Building a Business – and a Family – Around Arabian Horses

krichle 3
Keith Krichke holds the reins to one of his champion Arabian horses, with his wife Maureen holding their dog and Faith and Hope in front of her.

By Kaye Bennett

Growing up in Vicksburg, Maureen Eshlaman (daughter of Dick and Jackie of Indian Lake) was one of those horse-crazy girls. She got a pony at age nine, after promising her dad that she’d clean up after it. But for Maureen, horses weren’t just a phase. Today, she and her husband, Keith Krichke, own one of the top Arabian horse breeding training facilities in the world, located on the same Sprinkle Road farm where Maureen (now Maureen Krichke) has lived since seventh grade. And now, it’s the Krichke daughters, Faith, 11, and Hope, 9, who are the ardent young horse lovers.

The Krichke Training Center has five barns and both indoor and outdoor arenas. Five full-time employees help with breeding, feeding and conditioning the 50 or so purebred and half Arabian horses housed there. (The Krichkes have another farm in Scottsdale, Arizona, site of the biggest Arabian halter-training competition, held each year in February.) These days, only Keith is doing the training, and he’s doing it well; his many honors include being named Arabian Professional Horse Association (APHA) Male Halter Trainer of the Year in 1997, 1998 and 2011, and a place in the APHA Hall of Fame. Maureen cut back on her training activities after Hope and Faith came along, but she won the APHA Female Halter Trainer of the Year award in 1999.

First, a definition: halter training, says Maureen, is teaching a horse how to pose. There is no rider and the trainer (or sometimes the horse’s owner, having him- or herself been trained by the Krichkes) shows the animal’s confirmation and ability to respond to commands. It differs from performance judging, in which riders put their horses through the standard Western or English gaits. The Krichke Center trains in both halter and performance.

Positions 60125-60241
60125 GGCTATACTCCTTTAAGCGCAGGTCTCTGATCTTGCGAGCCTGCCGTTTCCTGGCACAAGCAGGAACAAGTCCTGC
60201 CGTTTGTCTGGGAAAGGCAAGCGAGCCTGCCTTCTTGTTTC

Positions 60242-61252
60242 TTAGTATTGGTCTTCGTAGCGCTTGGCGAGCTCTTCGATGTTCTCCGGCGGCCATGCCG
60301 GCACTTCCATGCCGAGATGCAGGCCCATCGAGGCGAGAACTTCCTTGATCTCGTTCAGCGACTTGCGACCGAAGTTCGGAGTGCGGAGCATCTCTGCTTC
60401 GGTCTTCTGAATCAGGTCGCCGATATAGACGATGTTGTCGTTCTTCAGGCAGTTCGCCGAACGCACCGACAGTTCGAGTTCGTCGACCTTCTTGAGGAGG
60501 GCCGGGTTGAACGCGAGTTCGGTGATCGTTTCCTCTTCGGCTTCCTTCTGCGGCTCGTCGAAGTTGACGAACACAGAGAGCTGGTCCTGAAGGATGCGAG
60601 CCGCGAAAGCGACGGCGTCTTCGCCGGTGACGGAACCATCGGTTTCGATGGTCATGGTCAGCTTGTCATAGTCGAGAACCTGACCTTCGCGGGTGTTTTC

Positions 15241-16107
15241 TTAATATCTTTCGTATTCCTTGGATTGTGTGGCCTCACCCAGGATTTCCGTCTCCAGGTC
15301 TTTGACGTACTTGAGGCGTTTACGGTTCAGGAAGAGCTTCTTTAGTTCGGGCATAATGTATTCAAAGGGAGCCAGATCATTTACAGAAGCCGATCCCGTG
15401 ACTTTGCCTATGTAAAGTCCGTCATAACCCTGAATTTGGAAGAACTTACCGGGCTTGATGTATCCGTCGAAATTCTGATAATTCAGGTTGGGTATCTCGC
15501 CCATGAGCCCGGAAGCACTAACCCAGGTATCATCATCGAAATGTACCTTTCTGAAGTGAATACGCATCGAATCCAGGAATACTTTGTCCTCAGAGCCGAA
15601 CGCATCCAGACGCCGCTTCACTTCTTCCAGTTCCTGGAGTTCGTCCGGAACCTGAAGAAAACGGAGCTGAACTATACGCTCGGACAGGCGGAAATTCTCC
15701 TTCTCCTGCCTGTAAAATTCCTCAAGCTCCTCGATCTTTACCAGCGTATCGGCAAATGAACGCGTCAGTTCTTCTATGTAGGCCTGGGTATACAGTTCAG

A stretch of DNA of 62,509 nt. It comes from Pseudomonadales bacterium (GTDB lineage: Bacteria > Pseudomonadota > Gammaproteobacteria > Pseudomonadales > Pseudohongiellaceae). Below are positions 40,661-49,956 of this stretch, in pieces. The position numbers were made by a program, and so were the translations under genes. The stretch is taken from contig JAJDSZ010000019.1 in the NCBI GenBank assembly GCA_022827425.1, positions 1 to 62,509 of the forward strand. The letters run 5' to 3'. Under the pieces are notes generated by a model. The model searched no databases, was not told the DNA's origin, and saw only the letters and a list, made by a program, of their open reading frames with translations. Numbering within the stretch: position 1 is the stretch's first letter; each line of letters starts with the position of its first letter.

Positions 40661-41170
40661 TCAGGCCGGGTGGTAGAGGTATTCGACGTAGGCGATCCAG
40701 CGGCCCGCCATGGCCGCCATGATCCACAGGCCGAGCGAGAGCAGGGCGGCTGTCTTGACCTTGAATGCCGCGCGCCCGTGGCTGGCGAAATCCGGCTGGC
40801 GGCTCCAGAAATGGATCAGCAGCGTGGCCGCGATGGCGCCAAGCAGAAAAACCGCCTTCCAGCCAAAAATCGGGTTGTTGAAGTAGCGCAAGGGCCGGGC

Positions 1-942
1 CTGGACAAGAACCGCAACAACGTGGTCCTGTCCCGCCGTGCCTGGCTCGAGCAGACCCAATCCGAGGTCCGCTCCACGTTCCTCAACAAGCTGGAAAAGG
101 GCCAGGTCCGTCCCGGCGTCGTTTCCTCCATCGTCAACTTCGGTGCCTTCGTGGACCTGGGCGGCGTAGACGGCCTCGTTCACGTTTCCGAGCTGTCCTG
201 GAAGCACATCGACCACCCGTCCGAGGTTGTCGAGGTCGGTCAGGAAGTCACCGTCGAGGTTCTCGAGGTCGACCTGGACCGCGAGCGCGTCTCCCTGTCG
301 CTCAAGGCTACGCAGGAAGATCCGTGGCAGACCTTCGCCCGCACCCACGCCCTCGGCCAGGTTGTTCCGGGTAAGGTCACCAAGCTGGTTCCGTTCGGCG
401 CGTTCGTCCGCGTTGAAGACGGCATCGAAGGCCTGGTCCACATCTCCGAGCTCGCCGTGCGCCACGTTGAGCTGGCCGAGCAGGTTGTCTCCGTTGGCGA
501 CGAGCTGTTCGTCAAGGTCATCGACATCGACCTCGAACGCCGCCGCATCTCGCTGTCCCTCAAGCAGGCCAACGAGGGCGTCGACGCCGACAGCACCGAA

And why is the Krichkes’ program limited to Arabians? Maureen says both she and Keith have always been drawn to the breed. They’re so smart, she says, “. . . they’re spookier, but smart. They catch on really quickly.” Because Arabians are more flighty, she adds, many people are scared of them.

But Maureen never had that fear; her first pony was half Arabian and half Hackney, and, even as a youngster, breaking out both Arabs and quarter horses, she was drawn to the Arabs because, “. . . they are high on themselves. They like to show off.”

It was, in fact, Arabians that brought Maureen and Keith together. He was from Fowlerville, where he had a training business. They met at an Arabian show when she was 20 and he was 29; six months later (23 years ago), they were married. They moved back to Vicksburg, to the farm which Maureen’s parents had been running as a boarding facility, and started their business in 1991.

That business began primarily as a venue for training and showing horses, as well as teaching and coaching owners who wanted to participate in the show ring themselves. Over the years, the breeding side of the business has grown, and now consulting, evaluating and marketing horses for sale are a major part of the Krichkes’ work. Their clients come from all over the U.S., and from countries around the globe, including Belgium, Kuwait, Dubai, Brazil, Australia and Uruguay. (Little-known fact: It costs about $10,000 to fly a horse from Michigan to Kuwait.)

Krichke’s services include helping those clients evaluate their horses for shows and for breeding potential, then helping match mares and stallions to achieve the look and talent sought after by future owners and judges. Some of the traits breeders try to maximize in Arabians, Maureen says, are pretty faces, straight legs, arched neck, tail carriage, and minimal white color.

krichle 5
This horse’s name comes from Battle Hill Farm, where Keith Krichke first worked with Arabian horses.

Keith takes horses to about 10 major shows a year; he and friends drive three or more large rigs that hold eight or nine horses each. In addition to Scottsdale, other big Arabian competitions are held annually in Tulsa and Albuquerque. Through the years, Krichke-trained horses have won many awards at regional, national and international competitions.

Maureen wants people to learn more about the breed she and her family love: She once brought all 60 Kindergartners from their daughters’ school, Kalamazoo Christian West Elementary, to the farm to ride the family’s two ponies and learn about Arabians. She laughs, remembering the sight of 60 children going home with the stick horses she’d been up all night making for them.

If you’d like to learn more about Arabian horses or schedule a visit to the Krichke Training Center, call 269-649-1282, or visit

Leave a Reply